Women’s health & Chinese Medicine
How does Chinese Medicine look after women’s health?
For one, it has always recognised women’s difference, and that there needs to be specialised medicine for them. The earliest known medical texts discuss female anatomy and health, and many of the most important texts have chapters devoted to women’s health. As early as the 2nd century AD there were Chinese doctors who specialised in treating women, and today there are it is possible find doctors whose family have been doing so for as many as 37 generations. There are even acupuncture points that are used for complaints as specific as lower back pain during a period.
Conventional medicine is coming around to recognising the connection between mental and emotional states and health, but it’s fundamental to Eastern medicines. This is important for looking after everyone’s health, but maybe more so for women who are more likely to recognise and acknowledge their emotional state, than men who have been conditioned to ignore it. So women are often the ones who report an emotional factor to their doctor, and who used to run the risk of being labelled ‘neurotic’.
It’s notable that the Greek root of ‘hysteria’, is the word for uterus.
Chinese Medicine doctors don’t divorce emotional factors from their understanding of a person’s health, and even have a physiology of emotions that explains or predicts health problems. So regulating emotions is often part of treating an illness, and this can be important for women’s health, as they are often quite aware of how their emotions change in tune with their physiology. We have powerful but subtle tools to look after women’s health that we can use for the wide range of conditions that tend to be disregarded by conventional medicine, or treated with valium, the oral contraceptive pill, or surgery.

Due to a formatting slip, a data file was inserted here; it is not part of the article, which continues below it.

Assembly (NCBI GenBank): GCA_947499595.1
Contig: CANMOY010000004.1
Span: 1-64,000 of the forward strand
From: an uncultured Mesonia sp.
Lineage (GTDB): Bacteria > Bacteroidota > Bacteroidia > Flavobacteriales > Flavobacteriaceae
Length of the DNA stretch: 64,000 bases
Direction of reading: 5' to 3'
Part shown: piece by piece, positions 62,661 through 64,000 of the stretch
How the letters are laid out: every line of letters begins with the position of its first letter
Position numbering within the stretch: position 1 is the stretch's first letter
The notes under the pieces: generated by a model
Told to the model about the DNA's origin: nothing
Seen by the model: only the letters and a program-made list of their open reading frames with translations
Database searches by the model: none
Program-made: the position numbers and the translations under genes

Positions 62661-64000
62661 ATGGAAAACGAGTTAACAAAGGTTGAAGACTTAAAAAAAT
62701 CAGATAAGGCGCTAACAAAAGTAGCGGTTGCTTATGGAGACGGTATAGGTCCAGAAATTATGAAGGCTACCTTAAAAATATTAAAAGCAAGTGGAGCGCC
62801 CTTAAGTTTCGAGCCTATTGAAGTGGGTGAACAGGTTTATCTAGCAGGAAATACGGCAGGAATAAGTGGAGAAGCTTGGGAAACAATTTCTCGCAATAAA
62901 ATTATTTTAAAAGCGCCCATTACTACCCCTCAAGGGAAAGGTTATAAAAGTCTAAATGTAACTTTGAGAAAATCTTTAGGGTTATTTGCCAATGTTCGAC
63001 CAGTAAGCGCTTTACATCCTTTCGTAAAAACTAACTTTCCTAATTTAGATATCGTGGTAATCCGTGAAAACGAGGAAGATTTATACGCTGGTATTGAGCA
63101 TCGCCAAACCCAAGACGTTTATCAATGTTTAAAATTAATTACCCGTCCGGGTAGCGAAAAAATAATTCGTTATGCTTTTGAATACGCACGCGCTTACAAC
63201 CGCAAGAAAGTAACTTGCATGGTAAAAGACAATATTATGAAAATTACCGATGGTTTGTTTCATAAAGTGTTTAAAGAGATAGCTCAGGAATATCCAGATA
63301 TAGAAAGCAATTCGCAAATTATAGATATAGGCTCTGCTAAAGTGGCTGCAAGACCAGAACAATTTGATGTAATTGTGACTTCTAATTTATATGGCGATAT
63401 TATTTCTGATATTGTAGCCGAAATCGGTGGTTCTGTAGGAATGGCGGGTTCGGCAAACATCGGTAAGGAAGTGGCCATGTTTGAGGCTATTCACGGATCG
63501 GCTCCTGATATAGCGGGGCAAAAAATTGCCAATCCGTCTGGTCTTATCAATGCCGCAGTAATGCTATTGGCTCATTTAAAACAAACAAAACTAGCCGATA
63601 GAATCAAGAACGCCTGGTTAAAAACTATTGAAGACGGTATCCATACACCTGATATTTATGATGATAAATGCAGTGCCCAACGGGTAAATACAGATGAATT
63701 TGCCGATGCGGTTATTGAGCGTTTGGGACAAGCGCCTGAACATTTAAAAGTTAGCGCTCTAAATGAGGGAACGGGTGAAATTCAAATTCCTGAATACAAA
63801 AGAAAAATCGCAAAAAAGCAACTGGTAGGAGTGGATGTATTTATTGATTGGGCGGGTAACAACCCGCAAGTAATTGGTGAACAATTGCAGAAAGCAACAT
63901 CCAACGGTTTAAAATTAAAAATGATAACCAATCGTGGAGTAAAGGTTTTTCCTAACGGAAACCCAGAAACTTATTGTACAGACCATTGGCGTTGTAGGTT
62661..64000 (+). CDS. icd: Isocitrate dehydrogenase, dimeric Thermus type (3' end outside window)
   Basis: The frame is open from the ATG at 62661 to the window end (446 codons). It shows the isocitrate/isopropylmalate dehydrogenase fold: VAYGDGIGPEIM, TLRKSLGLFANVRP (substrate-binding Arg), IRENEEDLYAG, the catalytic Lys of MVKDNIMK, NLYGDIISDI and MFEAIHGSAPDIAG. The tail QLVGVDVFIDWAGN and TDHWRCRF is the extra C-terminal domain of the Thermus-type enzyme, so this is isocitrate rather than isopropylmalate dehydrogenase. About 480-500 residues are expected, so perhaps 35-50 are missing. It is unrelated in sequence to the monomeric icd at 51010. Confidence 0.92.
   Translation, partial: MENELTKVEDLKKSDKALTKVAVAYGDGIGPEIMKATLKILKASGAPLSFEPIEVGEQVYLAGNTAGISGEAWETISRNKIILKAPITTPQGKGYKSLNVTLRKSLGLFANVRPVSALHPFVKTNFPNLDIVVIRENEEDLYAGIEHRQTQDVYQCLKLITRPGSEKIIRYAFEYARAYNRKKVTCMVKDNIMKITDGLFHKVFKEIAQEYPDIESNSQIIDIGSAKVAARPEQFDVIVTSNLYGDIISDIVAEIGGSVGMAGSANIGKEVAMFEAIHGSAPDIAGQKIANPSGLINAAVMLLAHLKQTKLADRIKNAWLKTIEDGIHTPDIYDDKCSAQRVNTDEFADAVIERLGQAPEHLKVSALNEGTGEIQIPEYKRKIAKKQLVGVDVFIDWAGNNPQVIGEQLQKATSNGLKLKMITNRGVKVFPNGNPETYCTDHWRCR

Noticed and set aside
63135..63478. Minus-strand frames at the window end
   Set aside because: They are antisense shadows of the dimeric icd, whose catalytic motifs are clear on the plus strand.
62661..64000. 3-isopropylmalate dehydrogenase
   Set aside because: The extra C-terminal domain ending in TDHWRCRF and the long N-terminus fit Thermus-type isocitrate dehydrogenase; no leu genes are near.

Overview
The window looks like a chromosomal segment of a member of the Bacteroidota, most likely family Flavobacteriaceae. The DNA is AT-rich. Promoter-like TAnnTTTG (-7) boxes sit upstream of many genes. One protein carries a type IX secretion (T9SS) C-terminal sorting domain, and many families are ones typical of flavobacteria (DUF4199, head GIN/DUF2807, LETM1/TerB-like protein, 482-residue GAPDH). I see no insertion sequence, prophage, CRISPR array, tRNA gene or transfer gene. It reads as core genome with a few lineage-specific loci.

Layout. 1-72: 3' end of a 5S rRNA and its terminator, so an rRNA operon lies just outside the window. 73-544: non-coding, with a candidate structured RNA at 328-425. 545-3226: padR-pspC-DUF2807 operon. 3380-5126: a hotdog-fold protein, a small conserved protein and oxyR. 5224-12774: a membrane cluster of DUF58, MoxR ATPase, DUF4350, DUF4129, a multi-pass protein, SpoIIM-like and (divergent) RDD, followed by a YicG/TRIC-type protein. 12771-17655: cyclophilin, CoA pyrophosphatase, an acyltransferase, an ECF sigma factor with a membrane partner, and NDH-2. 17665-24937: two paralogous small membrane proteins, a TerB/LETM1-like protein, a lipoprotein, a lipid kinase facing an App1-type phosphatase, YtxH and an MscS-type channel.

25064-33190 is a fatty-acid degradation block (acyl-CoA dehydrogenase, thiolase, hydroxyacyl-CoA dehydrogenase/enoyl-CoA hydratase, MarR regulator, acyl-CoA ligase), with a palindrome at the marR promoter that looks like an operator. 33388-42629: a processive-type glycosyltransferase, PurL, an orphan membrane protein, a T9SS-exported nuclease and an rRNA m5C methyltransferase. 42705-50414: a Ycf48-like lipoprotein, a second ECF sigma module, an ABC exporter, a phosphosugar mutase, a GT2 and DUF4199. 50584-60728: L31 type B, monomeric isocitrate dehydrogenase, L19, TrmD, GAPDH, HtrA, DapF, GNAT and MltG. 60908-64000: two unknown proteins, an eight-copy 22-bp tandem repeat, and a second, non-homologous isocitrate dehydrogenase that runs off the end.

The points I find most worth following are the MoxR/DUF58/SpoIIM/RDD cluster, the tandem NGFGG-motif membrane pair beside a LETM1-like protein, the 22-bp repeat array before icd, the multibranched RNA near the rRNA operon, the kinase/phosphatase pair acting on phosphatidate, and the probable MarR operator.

There’s a lot more we can do than suggest that a woman has a Bex, and a lie down.
A further strength of Chinese Medicine gynaecology is that it offers an understanding of a condition when there is no recognisable ‘organic’ pathology. This is what convention medicine looks for, either a recognisably diseased or damaged tissue, a microscopic pathogen, or a measurable inbalance in biomarkers. It then tends to treat gynaecological conditions with surgery, anti-biotics or anti-virals, or attempts to regulate hormone levels with the pill or an implant such as a Mirena.
Chinese medicine gynaecology offers solutions when there is no identifiable ‘organic’ disease. We use herbs and acupuncture to regulate periods that are too heavy or too light, debilitatingly painful, or are accompanied by back pain, headaches, or distressingly severe mood changes. We take particular care of women who have just had a child: we help them recover from the effort of growing a little human, help them with feeding, and give support during a time that is not always have the shiny happiness of the Insta feed.
There’s a bit more about Chinese Medicine gynaecology here by my mentor, Steven Clavey. He also shows some research covering its treatment of infertility, gynaecological pain, endometriosis, and menopausal symptoms.
The photo’s a bit naff. But apparently people like that sort of thing.